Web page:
LOVINGTON — Add-on contributions to the 2022 junior livestock sale set an apparent record comfortably near the oft-repeated goal of $1 million.
With the Sale of Champions at the 86th annual Lea County Fair and PRCA Rodeo bringing in a total of $755,000 during the auction on Aug. 6, add-ons of $115,355.66 brought the total to $870,355.66. That’s 27 percent more than last year’s record sales.
“We’re very glad to live in Lea County,” said Commission Chairman Dean Jackson. “These kids are very blessed that the public and the businesses think enough of them to reward them for their hard work.”
For comparison the junior livestock sale at last year’s 85th annual fair and rodeo brought in $573,500 on sale day with add-ons of $109,500 bringing the total to around $683,000.
The 2019 livestock sale amount, in the last pre-pandemic year, was $515,350 with add-ons of about $87,939, for a total of $603,289. This year’s total eclipsed 2019 by 44 percent.
A fourth generation native of Lea County, Jackson’s experience as a local businessman and former chairman of the Lea County Fair Board gives him insight to understanding where the money comes from.
“We live and die by the oilfield. Three years ago, everybody was kind of coming off a downturn and building back up,” Jackson said. “That’s the great thing about Lea County. When they’ve got the money, they will give it to those kids.”
Youth in FFA and 4-H clubs from Tatum to Jal raised and exhibited the heifers, goats, lambs, steer, poultry and other animals showed and sold at the annual auction, some starting to work with their animals as soon as the previous year’s event closed.
Former commission chairwoman Commissioner Rebecca Long also expressed excitement over the record-breaking numbers, also attributing the success to record production in the oilfield.
“These kids work so hard all year long and this process teaches them so much,” Long said. “It teaches them responsibility and, once they sell their animal, it teaches them how to manage money and save money for the future, for school and college. It teaches these kids all kinds of different life lessons along the way.”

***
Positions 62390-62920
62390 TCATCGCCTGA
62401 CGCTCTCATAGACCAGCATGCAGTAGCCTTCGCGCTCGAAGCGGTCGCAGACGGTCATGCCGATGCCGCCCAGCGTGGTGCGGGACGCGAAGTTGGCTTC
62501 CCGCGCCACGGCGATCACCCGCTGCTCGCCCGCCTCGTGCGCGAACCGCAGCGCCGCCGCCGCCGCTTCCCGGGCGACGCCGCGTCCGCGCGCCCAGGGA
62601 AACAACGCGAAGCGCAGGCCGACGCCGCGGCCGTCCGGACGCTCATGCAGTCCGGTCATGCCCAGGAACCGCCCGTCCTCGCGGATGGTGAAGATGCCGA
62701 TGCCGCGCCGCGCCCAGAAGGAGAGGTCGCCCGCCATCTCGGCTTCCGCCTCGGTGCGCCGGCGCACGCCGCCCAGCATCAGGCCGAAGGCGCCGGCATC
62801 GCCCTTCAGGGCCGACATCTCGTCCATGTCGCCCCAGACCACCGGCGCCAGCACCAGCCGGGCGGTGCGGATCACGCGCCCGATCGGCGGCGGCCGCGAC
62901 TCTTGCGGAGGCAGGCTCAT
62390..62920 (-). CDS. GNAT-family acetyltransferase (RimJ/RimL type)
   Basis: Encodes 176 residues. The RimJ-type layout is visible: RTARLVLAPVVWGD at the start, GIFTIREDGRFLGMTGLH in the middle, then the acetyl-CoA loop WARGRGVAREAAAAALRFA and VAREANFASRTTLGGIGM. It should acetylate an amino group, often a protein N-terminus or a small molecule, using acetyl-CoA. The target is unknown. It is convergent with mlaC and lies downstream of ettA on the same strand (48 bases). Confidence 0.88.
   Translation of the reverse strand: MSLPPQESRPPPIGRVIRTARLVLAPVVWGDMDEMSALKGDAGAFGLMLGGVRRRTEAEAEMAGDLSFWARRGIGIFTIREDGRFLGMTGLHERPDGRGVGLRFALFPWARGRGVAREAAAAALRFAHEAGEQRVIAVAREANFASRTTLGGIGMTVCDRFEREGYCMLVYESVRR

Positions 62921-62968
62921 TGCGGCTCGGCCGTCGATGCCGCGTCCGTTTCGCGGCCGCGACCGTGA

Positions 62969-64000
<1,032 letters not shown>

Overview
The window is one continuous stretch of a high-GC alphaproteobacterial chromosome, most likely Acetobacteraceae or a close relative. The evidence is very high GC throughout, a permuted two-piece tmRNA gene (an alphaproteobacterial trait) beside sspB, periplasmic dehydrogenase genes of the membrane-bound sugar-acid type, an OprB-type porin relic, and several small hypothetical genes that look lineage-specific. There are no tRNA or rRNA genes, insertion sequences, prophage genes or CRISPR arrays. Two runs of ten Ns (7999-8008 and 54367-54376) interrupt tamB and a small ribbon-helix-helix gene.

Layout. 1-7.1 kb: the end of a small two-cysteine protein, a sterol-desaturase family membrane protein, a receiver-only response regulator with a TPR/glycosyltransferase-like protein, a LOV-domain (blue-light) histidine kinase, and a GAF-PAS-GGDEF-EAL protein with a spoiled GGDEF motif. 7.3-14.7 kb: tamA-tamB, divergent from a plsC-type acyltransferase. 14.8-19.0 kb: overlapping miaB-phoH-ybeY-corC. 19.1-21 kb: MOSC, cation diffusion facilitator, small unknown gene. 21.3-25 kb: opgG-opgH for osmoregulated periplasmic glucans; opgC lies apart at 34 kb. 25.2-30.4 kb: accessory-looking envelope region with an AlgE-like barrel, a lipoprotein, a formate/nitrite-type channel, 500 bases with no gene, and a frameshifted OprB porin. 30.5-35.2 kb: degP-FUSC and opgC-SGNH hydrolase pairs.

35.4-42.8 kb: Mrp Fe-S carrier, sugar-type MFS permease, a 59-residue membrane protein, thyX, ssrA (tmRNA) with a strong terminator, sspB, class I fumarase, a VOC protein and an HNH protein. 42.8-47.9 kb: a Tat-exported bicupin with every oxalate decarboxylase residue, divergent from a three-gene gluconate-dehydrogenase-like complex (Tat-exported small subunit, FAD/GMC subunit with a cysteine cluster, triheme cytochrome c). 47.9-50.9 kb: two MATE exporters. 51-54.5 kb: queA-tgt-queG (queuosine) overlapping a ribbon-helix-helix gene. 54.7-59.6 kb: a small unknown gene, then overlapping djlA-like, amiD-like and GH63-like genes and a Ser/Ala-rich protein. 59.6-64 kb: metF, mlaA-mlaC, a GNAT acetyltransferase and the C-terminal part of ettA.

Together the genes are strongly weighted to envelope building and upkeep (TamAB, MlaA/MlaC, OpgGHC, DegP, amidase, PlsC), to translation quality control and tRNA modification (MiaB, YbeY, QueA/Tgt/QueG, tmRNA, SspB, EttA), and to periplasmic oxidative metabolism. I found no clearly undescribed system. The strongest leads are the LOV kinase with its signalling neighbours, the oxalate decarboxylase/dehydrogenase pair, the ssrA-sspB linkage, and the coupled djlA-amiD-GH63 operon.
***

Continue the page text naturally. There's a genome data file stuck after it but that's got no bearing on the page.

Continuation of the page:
Long agreed with Jackson on the value of the oil and gas industry’s influence.
“Oil really drives our sale. Every single business and person in Lea County depends on the oil and gas business,” Long said. “So, with that being up this year, you could kind of feel the excitement and the boost in everybody’s step.”
Long said the excitement at the fair brought about increased enthusiasm for buyers clubs and businesses to unite in support of the youth.
“I’m thrilled to know we set a record, especially coming out of the last two crazy years we’ve had in all of America, I’m thrilled to see everyone come together and give this much support to the kids of Lea County,” Long concluded.
Jackson concluded the recipients will spend the funds wisely.
“We just want to tell everyone thank you, every individual and business, that gave money to these kids,” Jackson said. “It goes to a worthy project. A lot of them use it to continue their education, so it’s a great cause.”
The add-on contributions are in addition to the auction sale price obtained on the last day of the fair.
“The add-ons help individuals or businesses that can’t outright buy an animal to add on to each individual exhibitor’s money that they make,” Jackson explained. “It’s also for exhibitors that didn’t make a sale. They can get add-ons, too. It’s a way of ensuring individual kids are shown they’re appreciated.”
County Manager Mike Gallagher told the News-Sun last week a more detailed overview of the fair and rodeo expenses and revenue will be presented to the commission during its regular board meeting on Sept. 8. The fair and rodeo was held during the first week of August.